NICOLAS MAIGRET + BRENDAN HOWELL - THE PIRATE CINEMA
In the context of omnipresent telecommunications surveillance, “The Pirate Cinema” makes visible the hidden activity and the geography of peer-to-peer file sharing. The project is presented as a control room, which instantly reflects P2P exchanges happening in real time on networks, which use BitTorrent protocol. The installation produces an improvised and syncopated arrangement of files currently in exchange. The immediacy of the presentation of digital data, including fragmented information about source files and their destinations, depicts the topology of digital information use and the global reach of data dissemination.
JEAN-BAPTISTE BAYLE - TERMINATOR STUDIES
This project proposes a reinterpretation of the science-fiction series “Terminator,” whose narrative reveals itself as a veritable almanac, prophetic in nature. In analysing the links between history and fiction, “Terminator Studies” poses a critical eye on the domination of machines and the intrusion of surveillance systems in private life. In addition to Bayle’s performance on May 12, a map depicting the socio-historical connections between “Terminator” and contemporary politics will be on exhibit in the gallery space for the duration of the festival, alongside a visitor-accessible Web archive of the entire project.
CONSTANT DULLAART - TOS (TERMS OF SERVICE)
The neutral appearance of platforms such as Google, that is, their clean and tidy landing pages devoid of advertisements, make them appear as harmless research tools for browsing the Net. Their true opposite nature is, however, quickly revealed through “Terms of Service”, a work where Google’s landing page dictates the prominent search engine’s rules and conditions out loud. Google’s search bar becomes the Mouth of Truth, revealing its terms of service with a chillingly neutral, machine like voice.
CONSTANT DULLAART - NERVOUS NEWS
“Nervous News” is a practice in manipulating live online content as Dullaart appropriates displays from news sites — usually graphically attractive — to shiver with fear. By letting the webpage tremble, the news becomes hard to read but also seems to become part of the image, thus forcing the viewer to recognize that this website only offers a narrow depiction of reality.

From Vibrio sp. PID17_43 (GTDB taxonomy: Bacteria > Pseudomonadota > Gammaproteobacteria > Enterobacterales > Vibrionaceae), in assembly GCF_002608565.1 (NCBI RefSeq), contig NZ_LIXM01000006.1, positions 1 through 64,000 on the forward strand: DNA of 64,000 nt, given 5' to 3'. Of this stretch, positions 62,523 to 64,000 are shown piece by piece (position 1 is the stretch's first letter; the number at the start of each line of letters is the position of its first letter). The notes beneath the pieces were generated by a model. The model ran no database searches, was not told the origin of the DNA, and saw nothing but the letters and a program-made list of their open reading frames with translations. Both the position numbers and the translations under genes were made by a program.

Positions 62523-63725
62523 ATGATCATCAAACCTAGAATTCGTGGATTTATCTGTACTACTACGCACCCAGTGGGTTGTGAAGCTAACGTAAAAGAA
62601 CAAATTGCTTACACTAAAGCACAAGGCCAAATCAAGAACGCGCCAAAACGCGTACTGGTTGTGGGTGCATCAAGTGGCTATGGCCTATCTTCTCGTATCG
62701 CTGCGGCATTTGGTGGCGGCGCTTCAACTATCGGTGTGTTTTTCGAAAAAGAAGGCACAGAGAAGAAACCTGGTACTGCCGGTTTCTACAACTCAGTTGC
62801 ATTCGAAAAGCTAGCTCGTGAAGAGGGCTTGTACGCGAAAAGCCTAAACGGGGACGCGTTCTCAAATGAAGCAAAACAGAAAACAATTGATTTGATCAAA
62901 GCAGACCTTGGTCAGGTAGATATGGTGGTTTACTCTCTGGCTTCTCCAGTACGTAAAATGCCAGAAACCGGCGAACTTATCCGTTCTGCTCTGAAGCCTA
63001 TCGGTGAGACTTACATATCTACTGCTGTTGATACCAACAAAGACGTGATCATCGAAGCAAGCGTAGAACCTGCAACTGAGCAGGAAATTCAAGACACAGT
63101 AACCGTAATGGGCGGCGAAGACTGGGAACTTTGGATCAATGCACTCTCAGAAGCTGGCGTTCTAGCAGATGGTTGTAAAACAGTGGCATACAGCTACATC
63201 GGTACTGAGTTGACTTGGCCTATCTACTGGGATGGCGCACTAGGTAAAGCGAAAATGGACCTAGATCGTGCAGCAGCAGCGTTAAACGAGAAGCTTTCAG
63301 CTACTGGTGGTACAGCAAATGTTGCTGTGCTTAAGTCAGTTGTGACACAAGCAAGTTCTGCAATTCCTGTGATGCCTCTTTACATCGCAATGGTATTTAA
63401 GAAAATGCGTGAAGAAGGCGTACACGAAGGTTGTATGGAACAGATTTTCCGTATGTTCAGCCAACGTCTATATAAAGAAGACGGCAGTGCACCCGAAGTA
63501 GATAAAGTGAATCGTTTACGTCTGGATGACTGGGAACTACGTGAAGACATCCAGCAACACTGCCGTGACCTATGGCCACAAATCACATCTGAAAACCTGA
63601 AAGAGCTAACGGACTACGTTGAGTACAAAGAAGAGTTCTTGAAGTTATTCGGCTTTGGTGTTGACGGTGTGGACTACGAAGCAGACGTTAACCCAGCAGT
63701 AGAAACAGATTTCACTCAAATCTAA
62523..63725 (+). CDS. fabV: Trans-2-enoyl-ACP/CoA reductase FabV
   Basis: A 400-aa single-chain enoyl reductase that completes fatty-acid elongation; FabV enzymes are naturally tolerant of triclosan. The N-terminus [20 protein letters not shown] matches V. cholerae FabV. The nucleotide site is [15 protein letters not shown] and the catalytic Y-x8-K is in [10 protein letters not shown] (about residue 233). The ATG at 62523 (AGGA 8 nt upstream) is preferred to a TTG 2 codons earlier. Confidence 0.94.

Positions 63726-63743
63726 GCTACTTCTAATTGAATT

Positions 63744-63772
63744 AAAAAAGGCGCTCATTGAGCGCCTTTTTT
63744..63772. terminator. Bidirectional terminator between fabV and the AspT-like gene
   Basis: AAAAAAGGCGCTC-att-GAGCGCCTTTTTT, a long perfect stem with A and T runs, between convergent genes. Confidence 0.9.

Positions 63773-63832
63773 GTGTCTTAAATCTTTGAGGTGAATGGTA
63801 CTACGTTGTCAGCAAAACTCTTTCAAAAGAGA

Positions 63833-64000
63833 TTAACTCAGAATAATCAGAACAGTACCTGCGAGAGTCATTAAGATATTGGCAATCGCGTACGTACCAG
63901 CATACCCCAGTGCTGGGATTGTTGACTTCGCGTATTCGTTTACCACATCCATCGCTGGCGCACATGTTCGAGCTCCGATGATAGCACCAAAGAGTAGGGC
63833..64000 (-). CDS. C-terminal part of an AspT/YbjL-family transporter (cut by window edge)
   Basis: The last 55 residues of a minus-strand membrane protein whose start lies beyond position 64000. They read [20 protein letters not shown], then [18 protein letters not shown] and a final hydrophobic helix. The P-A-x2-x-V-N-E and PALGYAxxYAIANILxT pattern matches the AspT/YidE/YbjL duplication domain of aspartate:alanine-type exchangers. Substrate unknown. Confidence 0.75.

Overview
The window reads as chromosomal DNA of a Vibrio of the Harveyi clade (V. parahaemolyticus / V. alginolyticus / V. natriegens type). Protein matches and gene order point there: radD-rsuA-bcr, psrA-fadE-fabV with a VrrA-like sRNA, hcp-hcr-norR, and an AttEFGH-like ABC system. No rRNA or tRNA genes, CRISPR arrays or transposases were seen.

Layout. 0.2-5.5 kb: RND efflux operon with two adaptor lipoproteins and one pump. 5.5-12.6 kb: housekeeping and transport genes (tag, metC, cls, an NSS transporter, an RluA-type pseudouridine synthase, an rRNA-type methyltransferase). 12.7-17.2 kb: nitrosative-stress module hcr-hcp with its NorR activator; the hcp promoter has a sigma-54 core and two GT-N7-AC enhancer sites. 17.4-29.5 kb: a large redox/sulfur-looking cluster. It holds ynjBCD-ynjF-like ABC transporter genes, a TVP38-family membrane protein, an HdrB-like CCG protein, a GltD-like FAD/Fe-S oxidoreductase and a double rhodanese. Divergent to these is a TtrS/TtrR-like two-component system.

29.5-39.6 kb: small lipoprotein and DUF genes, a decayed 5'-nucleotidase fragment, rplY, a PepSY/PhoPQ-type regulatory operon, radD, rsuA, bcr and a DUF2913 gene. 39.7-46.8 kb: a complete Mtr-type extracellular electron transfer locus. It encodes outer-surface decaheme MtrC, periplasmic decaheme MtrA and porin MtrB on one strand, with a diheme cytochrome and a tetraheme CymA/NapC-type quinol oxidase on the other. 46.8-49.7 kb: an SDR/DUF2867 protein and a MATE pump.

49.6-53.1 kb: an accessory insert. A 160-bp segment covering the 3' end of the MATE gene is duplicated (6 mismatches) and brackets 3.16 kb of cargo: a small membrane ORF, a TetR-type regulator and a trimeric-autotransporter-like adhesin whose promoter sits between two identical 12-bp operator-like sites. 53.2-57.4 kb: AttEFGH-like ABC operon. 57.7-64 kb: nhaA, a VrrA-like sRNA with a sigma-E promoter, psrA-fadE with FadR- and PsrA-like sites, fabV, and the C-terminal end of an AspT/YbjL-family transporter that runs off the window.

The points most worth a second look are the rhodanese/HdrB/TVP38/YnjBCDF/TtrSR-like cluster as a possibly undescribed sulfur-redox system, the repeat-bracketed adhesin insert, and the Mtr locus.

CONSTANT DULLAART - CRYSTAL PILLARS
“Crystal Pillars” is a video essay comprised of “real” social encounters Dullaart experienced through his Facebook life. As a voice actor recites a range of social media “sages” — from Mark Zuckerberg to Lil’ B to Dullaart himself — the resulting narrative takes viewers on a journey through personal experiences, corporate promotion, and an apocalyptic perception of the contemporary social landscape. For Dullaart, social network citizens readily give up their privacy in return for potential contacts, as though these were tangible and exchangeable commodities. In this way, Dullaart points out that the idea that we control our identities and how we are perceived online is merely an illusion.
MELISSA CLARK - SILA
“Sila” is a generative multimedia installation about Arctic ice and Greenlandic culture, evoking imagery of shape shifting, melting, falling ice, and climatic cycles. The Greenlandic ice sheet is the second largest ice body in the world. Today, many focus on the Arctic as related to climate change as well as to the region's politics over resources such as oil, minerals, and gas. But there is also a human element to be considered and a culture embedded in this ice, water and terrain. “Sila” is divided into two areas: one documenting daily Greenlandic life through hundreds of small photographs of ice, hunters, youth, soccer games and family dinners; the second representing a mixture of water and oil dripping slowly into a suspended sculpture of glass and paper. Over the course of “Sila,” paper will disintegrate; pieces of glass will fall and break. The sculpture will change analogously to climatic cycles. Video and sound will go through cycles of audible textures and recognizable images into washes approaching nothingness.
Ed Bear collaborated on the engineering and fabrication design of “Sila.” R. Luke DuBois consulted on building the video software's algorithm.
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